The developing technology education link between secondary and tertiary
Faculty of Education and Arts
School of Education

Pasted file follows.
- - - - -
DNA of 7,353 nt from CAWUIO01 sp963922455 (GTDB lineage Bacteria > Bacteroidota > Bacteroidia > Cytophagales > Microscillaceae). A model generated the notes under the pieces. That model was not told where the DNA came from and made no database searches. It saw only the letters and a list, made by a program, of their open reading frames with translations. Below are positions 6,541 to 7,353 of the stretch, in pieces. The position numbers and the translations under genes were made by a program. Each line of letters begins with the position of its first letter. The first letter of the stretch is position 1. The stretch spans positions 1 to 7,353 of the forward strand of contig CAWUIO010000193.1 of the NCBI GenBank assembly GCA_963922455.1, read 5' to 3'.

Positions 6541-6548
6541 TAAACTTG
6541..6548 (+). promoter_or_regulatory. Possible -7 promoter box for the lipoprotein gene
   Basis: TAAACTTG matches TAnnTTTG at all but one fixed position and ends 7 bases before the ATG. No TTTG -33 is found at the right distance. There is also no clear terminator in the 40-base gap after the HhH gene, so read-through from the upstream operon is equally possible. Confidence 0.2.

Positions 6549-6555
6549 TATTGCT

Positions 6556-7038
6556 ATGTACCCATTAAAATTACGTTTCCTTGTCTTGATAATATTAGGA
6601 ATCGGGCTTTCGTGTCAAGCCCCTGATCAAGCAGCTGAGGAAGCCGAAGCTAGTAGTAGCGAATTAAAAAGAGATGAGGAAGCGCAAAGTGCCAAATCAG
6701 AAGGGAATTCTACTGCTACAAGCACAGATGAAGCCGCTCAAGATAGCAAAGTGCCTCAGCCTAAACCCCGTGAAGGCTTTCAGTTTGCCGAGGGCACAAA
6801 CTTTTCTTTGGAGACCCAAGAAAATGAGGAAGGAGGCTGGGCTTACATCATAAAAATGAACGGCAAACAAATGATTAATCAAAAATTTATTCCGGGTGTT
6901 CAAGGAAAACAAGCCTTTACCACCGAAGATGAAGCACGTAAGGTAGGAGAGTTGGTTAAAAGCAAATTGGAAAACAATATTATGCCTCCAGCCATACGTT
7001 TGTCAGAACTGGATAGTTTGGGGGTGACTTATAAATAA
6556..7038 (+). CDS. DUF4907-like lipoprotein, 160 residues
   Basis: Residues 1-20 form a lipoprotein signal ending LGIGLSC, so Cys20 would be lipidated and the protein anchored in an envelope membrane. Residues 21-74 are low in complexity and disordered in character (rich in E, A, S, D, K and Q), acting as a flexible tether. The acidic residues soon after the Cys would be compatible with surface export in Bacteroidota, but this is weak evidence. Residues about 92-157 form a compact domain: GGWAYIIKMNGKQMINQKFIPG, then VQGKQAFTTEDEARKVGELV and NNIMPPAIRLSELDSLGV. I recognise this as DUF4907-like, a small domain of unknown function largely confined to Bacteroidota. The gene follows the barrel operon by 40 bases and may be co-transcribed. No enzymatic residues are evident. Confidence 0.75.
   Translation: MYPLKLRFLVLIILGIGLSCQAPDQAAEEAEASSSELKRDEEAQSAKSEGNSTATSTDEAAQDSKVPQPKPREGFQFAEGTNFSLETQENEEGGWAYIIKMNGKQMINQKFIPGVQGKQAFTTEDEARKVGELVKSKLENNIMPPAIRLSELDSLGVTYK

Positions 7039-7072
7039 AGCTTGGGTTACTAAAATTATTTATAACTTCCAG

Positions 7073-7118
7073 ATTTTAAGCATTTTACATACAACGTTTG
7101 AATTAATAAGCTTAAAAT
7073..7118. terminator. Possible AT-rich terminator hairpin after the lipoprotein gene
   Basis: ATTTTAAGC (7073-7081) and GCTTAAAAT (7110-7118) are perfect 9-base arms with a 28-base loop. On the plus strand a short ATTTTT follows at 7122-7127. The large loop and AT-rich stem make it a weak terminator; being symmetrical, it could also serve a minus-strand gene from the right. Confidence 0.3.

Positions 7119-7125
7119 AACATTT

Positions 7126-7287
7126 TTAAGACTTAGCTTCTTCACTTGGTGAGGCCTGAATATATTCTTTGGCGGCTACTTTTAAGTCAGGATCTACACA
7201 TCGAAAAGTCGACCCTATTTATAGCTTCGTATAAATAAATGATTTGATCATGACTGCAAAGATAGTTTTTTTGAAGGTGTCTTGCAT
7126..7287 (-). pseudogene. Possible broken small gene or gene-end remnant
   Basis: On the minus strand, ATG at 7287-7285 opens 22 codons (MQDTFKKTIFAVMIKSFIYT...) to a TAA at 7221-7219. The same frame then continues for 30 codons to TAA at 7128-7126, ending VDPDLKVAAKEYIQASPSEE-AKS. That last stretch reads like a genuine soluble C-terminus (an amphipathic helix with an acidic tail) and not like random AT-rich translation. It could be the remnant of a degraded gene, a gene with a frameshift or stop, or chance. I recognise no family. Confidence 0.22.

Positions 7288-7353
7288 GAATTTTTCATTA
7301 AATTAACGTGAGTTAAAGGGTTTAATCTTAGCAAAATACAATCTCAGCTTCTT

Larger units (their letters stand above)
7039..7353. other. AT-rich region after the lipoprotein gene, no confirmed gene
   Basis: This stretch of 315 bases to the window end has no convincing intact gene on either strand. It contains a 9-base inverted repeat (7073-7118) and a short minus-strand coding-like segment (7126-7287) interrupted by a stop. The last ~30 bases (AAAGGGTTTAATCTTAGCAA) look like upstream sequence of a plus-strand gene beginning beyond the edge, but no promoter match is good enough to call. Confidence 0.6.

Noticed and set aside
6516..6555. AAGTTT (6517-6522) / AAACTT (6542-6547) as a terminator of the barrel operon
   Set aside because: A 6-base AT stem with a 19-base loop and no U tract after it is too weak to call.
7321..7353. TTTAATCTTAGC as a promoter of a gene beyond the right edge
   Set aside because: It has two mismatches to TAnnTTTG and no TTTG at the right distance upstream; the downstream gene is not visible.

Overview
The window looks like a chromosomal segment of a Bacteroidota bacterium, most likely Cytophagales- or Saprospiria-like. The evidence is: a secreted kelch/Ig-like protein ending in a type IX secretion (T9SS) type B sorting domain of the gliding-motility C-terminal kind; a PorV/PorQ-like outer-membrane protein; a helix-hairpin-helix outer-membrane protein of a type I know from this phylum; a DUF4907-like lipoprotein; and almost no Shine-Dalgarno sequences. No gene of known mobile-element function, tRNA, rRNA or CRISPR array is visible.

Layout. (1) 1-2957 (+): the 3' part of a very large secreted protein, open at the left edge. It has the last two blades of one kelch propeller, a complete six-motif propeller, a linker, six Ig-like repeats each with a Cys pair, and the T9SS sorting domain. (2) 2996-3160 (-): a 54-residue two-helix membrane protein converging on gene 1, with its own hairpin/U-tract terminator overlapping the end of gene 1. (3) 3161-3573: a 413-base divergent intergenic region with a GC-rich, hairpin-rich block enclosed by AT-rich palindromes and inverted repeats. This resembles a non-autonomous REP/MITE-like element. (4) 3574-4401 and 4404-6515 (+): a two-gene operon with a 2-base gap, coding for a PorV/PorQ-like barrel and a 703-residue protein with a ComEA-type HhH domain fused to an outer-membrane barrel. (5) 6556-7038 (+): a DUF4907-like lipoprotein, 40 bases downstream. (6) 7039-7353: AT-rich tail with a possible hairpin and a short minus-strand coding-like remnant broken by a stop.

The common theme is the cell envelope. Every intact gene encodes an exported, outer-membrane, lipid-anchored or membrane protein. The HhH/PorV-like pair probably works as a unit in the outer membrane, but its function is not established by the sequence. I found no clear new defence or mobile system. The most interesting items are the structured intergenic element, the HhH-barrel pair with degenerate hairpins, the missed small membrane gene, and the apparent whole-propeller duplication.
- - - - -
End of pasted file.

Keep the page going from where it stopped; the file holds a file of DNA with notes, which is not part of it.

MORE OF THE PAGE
Unlike the governance of primary and secondary education, schools and universities are generally governed separately and according to very different agendas. Consequently the organization of smooth transitions between secondary schools and universities is fraught. This is particularly the case in technology education, because a university equivalent of secondary technology education is not discrete. Students may study technology education at upper secondary levels because they are interested in fields as diverse as architecture, industrial design, engineering or media. Added to this mix are the students who are interested in non-university tertiary studies, for example at technical higher education institutions. Some would argue that the secondary preparation for these students should encompass the same generic base as university bound students, others propose it should be separate. This paper will utilize a case study approach to analyse the issues of secondary to tertiary transitions in technology education. The case study is based on recent developments in the educational system of Western Australia which has resulted in the availability of a range of technology related secondary school subjects which students can use for entrance to teniaJ)' studies at either university or technical colleges. Issues addressed include the vocational general divide, the acceptability of outcomes based education, the Jinks between compulsory and post compulsory school education and development and delivery issues for teachers.